Victims of an August, 2008 outbreak of E. coli 0111 have joined together to file suit against the Country Cottage restaurant, where they were sickened. The lawsuit was filed today in the District Court in the State of Oklahoma, in and for the County of Mayes, on behalf of twelve families. The suit was filed by foodborne illness law firm Marler Clark and by the Blevins Law Firm of Pryor, OK.
“Many of us regularly entrust restaurants with our health and safety,” said the families’ attorney, William Marler. “There are stringent rules and regulations that restaurants must follow, because any deviation from those rules can cause illnesses. Sadly, this outbreak shows how very wrong things can go, and how much suffering can result.”
The outbreak at the Country Cottage Restaurant in Locust Grove, Oklahoma sickened 341 people, hospitalized 70, and caused the death of one man. Investigators quickly pinpointed the restaurant as the source of infection, but were unable to determine the specific vehicle. E. coli is often contracted by consuming food or beverage that has been contaminated by animal (especially cattle) manure. E. coli outbreaks have been tied to meat, produce, unpasteurized milk, cheese, and cider, sprouts, juice, and even water. The lawsuit cites the restaurant’s use of water from an unpermitted, on-site well just before the outbreak—in violation of Department of Environmental Quality (DEQ) regulations – as a basis for punitive damages.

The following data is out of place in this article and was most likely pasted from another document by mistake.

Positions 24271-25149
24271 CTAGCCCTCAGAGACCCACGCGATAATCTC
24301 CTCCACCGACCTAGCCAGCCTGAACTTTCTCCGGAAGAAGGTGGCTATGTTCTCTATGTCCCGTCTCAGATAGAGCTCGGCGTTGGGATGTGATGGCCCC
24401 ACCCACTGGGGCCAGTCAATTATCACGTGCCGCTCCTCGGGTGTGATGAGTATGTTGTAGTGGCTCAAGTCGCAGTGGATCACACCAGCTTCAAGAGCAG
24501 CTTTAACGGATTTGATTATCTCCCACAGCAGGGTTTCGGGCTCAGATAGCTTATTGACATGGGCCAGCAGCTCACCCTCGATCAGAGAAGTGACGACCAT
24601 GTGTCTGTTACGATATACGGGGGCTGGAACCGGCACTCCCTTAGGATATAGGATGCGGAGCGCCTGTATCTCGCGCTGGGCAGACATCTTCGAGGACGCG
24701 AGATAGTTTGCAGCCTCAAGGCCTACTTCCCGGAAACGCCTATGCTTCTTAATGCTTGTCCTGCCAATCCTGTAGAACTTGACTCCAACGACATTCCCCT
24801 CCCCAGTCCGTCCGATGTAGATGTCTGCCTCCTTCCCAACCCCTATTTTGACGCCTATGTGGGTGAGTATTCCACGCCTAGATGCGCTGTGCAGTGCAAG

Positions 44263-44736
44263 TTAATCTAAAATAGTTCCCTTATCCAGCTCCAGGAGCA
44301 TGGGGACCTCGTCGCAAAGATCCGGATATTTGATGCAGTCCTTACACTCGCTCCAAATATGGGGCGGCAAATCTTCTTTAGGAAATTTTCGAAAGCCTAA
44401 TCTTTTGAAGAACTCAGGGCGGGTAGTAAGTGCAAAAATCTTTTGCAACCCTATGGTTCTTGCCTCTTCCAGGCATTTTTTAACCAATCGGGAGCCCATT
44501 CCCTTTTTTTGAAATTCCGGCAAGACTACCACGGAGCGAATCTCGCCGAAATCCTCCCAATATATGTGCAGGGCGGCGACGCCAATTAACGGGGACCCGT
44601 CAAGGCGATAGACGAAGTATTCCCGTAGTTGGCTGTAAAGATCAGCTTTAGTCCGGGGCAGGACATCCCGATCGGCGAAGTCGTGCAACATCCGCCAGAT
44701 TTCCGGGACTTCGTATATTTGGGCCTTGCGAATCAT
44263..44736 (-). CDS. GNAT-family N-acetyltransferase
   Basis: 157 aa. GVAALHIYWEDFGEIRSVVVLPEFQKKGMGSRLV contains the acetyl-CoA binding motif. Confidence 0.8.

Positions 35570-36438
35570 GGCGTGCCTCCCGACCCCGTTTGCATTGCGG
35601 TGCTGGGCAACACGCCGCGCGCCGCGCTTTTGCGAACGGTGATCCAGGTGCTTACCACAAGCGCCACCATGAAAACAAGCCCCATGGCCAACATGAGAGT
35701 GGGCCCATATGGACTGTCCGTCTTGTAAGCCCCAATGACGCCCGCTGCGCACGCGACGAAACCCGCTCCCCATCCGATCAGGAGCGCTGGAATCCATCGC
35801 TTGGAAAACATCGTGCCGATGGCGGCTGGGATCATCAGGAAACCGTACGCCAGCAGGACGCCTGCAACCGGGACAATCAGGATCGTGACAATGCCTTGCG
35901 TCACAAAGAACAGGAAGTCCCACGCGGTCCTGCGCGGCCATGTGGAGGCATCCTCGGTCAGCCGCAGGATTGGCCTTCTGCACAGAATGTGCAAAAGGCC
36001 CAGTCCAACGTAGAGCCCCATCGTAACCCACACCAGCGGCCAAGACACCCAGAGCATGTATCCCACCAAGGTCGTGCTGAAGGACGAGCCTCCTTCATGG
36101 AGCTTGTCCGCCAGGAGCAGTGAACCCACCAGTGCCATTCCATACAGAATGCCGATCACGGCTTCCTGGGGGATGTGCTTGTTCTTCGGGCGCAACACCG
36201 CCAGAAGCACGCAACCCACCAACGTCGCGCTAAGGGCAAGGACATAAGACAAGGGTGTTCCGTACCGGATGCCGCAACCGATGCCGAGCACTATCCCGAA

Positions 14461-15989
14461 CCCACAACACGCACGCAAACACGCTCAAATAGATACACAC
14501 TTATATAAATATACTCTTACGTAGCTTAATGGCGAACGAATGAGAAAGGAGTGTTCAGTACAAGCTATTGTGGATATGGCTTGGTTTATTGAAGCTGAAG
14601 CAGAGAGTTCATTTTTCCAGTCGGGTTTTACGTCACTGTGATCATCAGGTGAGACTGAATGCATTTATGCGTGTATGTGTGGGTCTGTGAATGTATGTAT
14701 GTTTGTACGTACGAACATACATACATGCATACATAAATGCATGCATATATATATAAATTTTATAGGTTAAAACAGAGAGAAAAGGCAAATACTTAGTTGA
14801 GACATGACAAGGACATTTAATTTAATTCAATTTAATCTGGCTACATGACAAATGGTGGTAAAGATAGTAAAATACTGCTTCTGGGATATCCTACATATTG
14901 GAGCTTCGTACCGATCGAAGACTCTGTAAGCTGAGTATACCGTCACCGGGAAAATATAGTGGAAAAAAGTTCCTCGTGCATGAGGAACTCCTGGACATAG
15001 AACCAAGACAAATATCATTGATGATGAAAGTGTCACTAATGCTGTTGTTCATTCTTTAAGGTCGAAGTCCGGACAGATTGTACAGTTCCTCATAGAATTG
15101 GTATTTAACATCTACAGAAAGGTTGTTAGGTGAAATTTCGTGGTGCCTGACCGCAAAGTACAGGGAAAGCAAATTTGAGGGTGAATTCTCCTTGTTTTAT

“These fourteen people collectively spent 250 days in the hospital, 84 of them on dialysis for kidney failure,” continued Marler. “Their medical bills are almost two million dollars, not to mention ongoing medical care that many will continue to need. Our job is to make sure that they don’t struggle to carry that immense burden by themselves.”